Stack Overflow is a community of 4.7 million programmers, just like you, helping each other.

Join them; it only takes a minute:

Sign up
Join the Stack Overflow community to:
  1. Ask programming questions
  2. Answer and help your peers
  3. Get recognized for your expertise

I have a class A in file B.cs. Now I want to rename this class to match the file name (B).

Is there a refactoring or context action in VS or ReSharper which automatically can do this renaming for me without typing in the new name matching file name?

Example

Before renaming:

File B.cs:

class A {}

After automatically renaming:

File B.cs:

class B{}

Update

The opposite (automatically rename file to match class name) is not an option because all these file renamings are implemented as DELETE+ADD. But then I would lose change history of that file in Perforce because all VS-Plug-ins for VS-Perforce-connection do not support move/add+move/delete actions for renaming.

share|improve this question
    
Is it too hard to use Resharper renaming feature to rename the class by copy-pasting the filename in the box? IE: Do you have 50 classes to rename or just 2-3? – Pacane Jul 16 '12 at 15:49
    
I need to rename many (~100) classes after our naming scheme was changed. So I renamed the files in Perforce at first (because renaming in VS would removing the change history). And now I try to adjust the class names to new naming schema. And of course the class names are much longer than just A or B. – thersch Jul 16 '12 at 15:57
    
This isn't a direct answer, but DevExpress' CodeRush/Refactor product does have this as an available refactor. – Dan Puzey Jul 18 '12 at 11:40
    
this question seems to be the same. There is an accepted answer, but I can't tell if it will actually solve your problem. – comecme Jul 18 '12 at 13:30
    
@comecme Of course Perforce client P4V does not delete file history. I'm using it for that. But then I want to rename class name to match file name. – thersch Jul 18 '12 at 14:05

In Visual Studio, you can right click on the class name inside the .cs file and rename it by choosing "Refactor --> Rename". It will give you the option to refactor it.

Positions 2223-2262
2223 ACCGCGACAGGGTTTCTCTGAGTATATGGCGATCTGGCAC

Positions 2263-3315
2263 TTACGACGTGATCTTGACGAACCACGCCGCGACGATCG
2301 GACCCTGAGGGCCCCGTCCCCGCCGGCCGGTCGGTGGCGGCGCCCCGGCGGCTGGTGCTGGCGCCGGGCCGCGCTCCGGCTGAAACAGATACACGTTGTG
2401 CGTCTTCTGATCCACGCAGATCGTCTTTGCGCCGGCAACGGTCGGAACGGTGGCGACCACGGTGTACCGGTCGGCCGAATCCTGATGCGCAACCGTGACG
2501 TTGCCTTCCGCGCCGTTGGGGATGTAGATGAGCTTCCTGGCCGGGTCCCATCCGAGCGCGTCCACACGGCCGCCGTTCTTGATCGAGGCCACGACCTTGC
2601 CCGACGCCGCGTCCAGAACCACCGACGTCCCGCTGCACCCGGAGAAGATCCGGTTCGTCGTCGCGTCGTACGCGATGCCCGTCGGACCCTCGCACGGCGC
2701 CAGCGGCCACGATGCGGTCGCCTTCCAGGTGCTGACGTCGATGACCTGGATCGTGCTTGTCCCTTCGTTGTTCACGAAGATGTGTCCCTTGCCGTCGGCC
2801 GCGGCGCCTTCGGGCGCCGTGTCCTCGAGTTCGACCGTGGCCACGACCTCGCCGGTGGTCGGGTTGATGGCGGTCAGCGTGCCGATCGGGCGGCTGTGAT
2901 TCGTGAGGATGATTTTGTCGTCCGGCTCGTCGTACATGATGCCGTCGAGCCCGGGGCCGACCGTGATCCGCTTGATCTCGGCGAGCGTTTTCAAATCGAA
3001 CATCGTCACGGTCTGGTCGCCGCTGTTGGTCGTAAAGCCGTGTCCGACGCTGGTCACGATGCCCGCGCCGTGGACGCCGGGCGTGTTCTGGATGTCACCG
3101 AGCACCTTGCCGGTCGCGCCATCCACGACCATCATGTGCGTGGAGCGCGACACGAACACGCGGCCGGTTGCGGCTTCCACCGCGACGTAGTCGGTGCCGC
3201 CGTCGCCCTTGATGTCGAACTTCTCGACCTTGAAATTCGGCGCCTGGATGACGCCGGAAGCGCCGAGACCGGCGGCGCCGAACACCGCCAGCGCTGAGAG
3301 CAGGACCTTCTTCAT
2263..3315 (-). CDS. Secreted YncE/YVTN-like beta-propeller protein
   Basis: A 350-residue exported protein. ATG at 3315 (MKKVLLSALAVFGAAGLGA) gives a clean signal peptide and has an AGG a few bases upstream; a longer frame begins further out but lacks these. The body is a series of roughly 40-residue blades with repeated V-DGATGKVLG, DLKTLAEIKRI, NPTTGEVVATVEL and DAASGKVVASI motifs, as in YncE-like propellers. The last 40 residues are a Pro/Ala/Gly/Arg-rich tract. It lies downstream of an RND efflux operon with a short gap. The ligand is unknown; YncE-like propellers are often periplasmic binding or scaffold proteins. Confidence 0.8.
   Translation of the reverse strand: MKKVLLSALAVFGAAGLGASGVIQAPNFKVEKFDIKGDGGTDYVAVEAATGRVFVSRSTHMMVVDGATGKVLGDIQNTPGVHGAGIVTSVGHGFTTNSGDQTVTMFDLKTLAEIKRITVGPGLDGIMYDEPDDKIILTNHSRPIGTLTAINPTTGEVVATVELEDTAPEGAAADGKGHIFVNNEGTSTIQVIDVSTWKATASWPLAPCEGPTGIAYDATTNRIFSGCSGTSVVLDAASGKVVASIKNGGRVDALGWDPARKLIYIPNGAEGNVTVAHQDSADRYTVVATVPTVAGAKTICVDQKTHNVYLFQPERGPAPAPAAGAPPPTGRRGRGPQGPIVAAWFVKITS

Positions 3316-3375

share|improve this answer
1  
I would also suggest downloading "ReSharper" - with that you can just put the cursor on it and Alt+Enter+Enter. – SimpleVar Jul 16 '12 at 15:11
    
Thanks. But I do not want to type in the name. VS/ReSharper sould automatically get the file name. I updated my question by that point. – thersch Jul 16 '12 at 15:12
    
@YoryeNathan I don't mean Rename file to matching type name context action. I mean the opposite like "Rename type to matching file name". – thersch Jul 16 '12 at 15:15
    
@thersch I'm not aware of a feature for that, and I also can't really think of a good-enough need for that. – SimpleVar Jul 16 '12 at 17:52
1  
@thersch It's not a question about whether files should be renamed or not - they should. It's a matter of which name comes first - the file after the class or the class after the file, and it will probably come from the class, not the file, so... I don't see how you got yourself into this trouble. When the class name is good, you just Alt+Enter+Enter and the file name matches it. – SimpleVar Jul 18 '12 at 7:53

With Resharper you can use Ctrl+R,O

enter image description here

P.S. I use Resharper 6.1

share|improve this answer
    
Doesn't that just collapse all expanded code ? – Pacane Jul 16 '12 at 15:13
    
It was a typo. It should have been Ctrl+R/Ctrl+O – Andrei Schneider Jul 16 '12 at 15:14
    
Isn't it Ctrl+R, O then? Or is it two different sequences of keys presses? – JᴀʏMᴇᴇ Jul 16 '12 at 15:17
1  
Just delete the old file then..? – Pacane Jul 16 '12 at 15:20
1  
To thersch, as I know Resharper doesn't have such a feature out of the box. But it is very extensible, so it is not a problem to make a plugin with such functionality. – Andrei Schneider Jul 16 '12 at 15:22

We recently did a large refactor of several files, changing them from "Controllers" to "Services". After plodding through a few of them with ReSharper, I decided I should rename "BaseController" to "BaseService". Ding! ReSharper offered to rename all subclasses and replace "Controller" with "Service".

share|improve this answer

Your Answer

 
discard

By posting your answer, you agree to the privacy policy and terms of service.

Not the answer you're looking for? Browse other questions tagged or ask your own question.